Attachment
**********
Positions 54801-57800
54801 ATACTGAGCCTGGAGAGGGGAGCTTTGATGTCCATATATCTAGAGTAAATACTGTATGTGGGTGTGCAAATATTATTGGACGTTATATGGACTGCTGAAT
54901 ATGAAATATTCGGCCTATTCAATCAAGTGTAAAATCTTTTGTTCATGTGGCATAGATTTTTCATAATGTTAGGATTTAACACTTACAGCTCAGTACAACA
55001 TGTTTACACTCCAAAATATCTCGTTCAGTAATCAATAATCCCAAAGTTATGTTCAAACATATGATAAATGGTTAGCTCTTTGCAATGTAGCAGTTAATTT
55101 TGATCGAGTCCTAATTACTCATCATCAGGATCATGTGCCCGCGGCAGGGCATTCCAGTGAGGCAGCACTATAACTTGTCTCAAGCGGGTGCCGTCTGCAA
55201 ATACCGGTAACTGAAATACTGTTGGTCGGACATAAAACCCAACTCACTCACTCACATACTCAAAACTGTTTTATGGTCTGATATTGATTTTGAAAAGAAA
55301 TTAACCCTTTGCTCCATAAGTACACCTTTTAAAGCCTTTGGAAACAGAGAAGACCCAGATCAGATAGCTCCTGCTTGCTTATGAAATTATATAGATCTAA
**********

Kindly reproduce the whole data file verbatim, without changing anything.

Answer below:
Positions 54801-57800
54801 ATACTGAGCCTGGAGAGGGGAGCTTTGATGTCCATATATCTAGAGTAAATACTGTATGTGGGTGTGCAAATATTATTGGACGTTATATGGACTGCTGAAT
54901 ATGAAATATTCGGCCTATTCAATCAAGTGTAAAATCTTTTGTTCATGTGGCATAGATTTTTCATAATGTTAGGATTTAACACTTACAGCTCAGTACAACA
55001 TGTTTACACTCCAAAATATCTCGTTCAGTAATCAATAATCCCAAAGTTATGTTCAAACATATGATAAATGGTTAGCTCTTTGCAATGTAGCAGTTAATTT
55101 TGATCGAGTCCTAATTACTCATCATCAGGATCATGTGCCCGCGGCAGGGCATTCCAGTGAGGCAGCACTATAACTTGTCTCAAGCGGGTGCCGTCTGCAA
55201 ATACCGGTAACTGAAATACTGTTGGTCGGACATAAAACCCAACTCACTCACTCACATACTCAAAACTGTTTTATGGTCTGATATTGATTTTGAAAAGAAA
55301 TTAACCCTTTGCTCCATAAGTACACCTTTTAAAGCCTTTGGAAACAGAGAAGACCCAGATCAGATAGCTCCTGCTTGCTTATGAAATTATATAGATCTAA